Max ended up with an Elemental Control with Flight, Force field, and Telekinesis (Touch Only). I decided not to follow Superboyís powers to the extent of making the Force field only vs. Physical attacks, partly because I didnít want to go to the trouble, and partly because I didnít want Max to get roasted alive the first time he ran into an Energy Projector. I also decided a glowing force field would be cool, and that seemed to be more energy based to me.
I also wanted Max to be a little unsure of the limits of his powers. He was just starting to figure this stuff out, so I added a Multipower with a hefty Activation roll to it. (Translation, the powers in the Multipower didnít always work.) The Multipower slots were a little additional Telekinesis, some extra Non-combat Velocity on his flight (ďTime for Maximum Speed.Ē) and a big No Range Energy Blast he could add to his telekinetic punch (ďMaximum Force.Ē)
I moved away from the Superboy model to turn Max into a more traditional Energy Projector. His powers had been initially awakened by his athletic exertions, so they molded themselves around his body, but what he really had was access to one of those implausible comic book energy sources that does all kinds of neat stuff. Had the game gone on long enough, he might have eventually learned to project his power beyond his body (by buying off the Touch Only limits to his traditionally ranged powers). I was also thinking about something like Life Support or Regeneration.
With whatever paltry points are left I buy skills and advantages. Champions characters donít tend to have a lot of skills, and Max was no exception. I gave him Athletics, and gave him the Professional Skill: Musician at a pathetically low level. Later on, Max decided he wanted to be on TV. I was going to buy the Professional Skill: Acting, but the GM suggested Familiarity: Acting, which has a lower chance of success so he could be an Action star instead. None of the Advantages really fit, except for Luck, which was too expensive to be worth it. He came from a middle-class background, so additional wealth wasnít appropriate. He also wasnít likely to know anybody important enough to take as a contact or to take Favors from. He also didnít have any special equipment except for a new Ford Mustang convertible.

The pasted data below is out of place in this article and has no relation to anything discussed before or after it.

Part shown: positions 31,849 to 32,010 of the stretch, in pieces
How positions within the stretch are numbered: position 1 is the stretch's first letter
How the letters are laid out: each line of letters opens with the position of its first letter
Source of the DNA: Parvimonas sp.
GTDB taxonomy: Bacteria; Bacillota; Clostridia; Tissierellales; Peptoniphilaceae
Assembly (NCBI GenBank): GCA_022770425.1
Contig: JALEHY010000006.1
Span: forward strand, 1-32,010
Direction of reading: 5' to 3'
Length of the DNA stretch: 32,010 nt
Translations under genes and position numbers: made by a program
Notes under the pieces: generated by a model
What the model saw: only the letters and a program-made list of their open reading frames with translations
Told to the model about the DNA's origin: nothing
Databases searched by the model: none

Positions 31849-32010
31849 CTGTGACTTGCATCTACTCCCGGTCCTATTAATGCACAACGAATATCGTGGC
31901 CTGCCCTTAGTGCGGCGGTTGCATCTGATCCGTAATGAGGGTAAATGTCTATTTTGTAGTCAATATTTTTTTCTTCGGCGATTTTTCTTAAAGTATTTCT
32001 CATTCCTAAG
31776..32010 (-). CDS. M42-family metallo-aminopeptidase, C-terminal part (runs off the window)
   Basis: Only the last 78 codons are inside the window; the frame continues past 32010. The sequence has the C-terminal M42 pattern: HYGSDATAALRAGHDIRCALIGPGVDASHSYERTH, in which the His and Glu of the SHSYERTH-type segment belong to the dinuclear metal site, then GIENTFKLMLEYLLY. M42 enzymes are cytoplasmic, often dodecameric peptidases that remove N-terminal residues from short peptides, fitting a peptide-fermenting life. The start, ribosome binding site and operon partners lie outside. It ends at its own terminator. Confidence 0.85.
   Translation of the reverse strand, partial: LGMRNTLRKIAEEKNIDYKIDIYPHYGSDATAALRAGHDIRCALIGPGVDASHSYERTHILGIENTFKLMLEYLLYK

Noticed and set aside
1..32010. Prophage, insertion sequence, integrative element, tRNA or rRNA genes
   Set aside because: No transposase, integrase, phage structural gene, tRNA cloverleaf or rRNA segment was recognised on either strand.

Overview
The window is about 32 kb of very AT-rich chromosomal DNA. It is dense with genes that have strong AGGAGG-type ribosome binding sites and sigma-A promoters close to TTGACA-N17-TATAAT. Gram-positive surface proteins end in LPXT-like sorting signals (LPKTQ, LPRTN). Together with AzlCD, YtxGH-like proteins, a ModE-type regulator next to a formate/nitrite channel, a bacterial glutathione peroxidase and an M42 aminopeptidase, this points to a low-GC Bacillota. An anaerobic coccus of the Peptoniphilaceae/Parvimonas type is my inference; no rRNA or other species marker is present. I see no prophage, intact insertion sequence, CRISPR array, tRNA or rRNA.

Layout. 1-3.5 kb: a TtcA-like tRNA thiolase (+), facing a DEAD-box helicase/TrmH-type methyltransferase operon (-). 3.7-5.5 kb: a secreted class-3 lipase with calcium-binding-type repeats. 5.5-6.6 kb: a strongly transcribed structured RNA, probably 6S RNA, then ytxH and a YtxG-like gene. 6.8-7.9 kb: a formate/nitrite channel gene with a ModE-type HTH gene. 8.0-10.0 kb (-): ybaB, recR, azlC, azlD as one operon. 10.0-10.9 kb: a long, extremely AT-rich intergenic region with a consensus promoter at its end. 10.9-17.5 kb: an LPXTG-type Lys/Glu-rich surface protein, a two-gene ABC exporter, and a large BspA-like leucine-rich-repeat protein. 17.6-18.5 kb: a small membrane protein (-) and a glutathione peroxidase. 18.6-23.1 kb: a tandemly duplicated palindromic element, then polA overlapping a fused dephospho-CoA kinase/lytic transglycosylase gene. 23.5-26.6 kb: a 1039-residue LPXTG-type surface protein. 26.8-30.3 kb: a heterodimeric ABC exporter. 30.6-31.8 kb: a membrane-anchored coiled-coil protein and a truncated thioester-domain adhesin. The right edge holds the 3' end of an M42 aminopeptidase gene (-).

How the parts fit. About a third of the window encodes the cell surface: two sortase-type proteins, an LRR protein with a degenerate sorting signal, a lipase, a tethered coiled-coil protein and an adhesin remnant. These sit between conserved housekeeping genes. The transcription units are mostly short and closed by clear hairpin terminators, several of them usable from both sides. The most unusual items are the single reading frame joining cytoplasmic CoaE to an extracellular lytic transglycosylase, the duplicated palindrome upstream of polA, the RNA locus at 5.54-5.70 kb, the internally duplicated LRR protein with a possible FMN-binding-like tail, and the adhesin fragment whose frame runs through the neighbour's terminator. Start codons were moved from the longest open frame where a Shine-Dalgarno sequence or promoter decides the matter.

That was pretty much it. Unlike most of my characters, he didnít have a dark past where evil forces had killed everyone he loved. He grew up in a California suburb where his dad was a real-estate agent and his mom was a paralegal or something. Nothing all that exciting had ever happened to him until he figured out that he could bench-press a Volvo and fly. Unlike most people, his first thought wasnít to put on a spandex suit and fight crime. His first thought was that now it would be really easy to get onto the Varsity football team. He was the only sophomore who got to start. He only decided to be a superhero to impress one of his girlfriends when he found out she was a member of some established superheroís fan-club.
I liked Max.
I kind of miss him.
So anyway, thatís our show for this evening. Tune in next time and Iíll show you the most challenging process of all, building your character from the Background out.
Oh yeah, I found
out from Christine that the Discussion Room software wasnít working as
of last issue. If itís
working now, [Editor's Note: It is.] I still urge you to use it.
Otherwise, feel free to e-mail me with comments.
Iíll probably even answer.
Iíd like to hear your ideas for future columns, and I want to
know what I can do to make the column more useful.
I'd like to make a comment about this article.
This page has been visited times.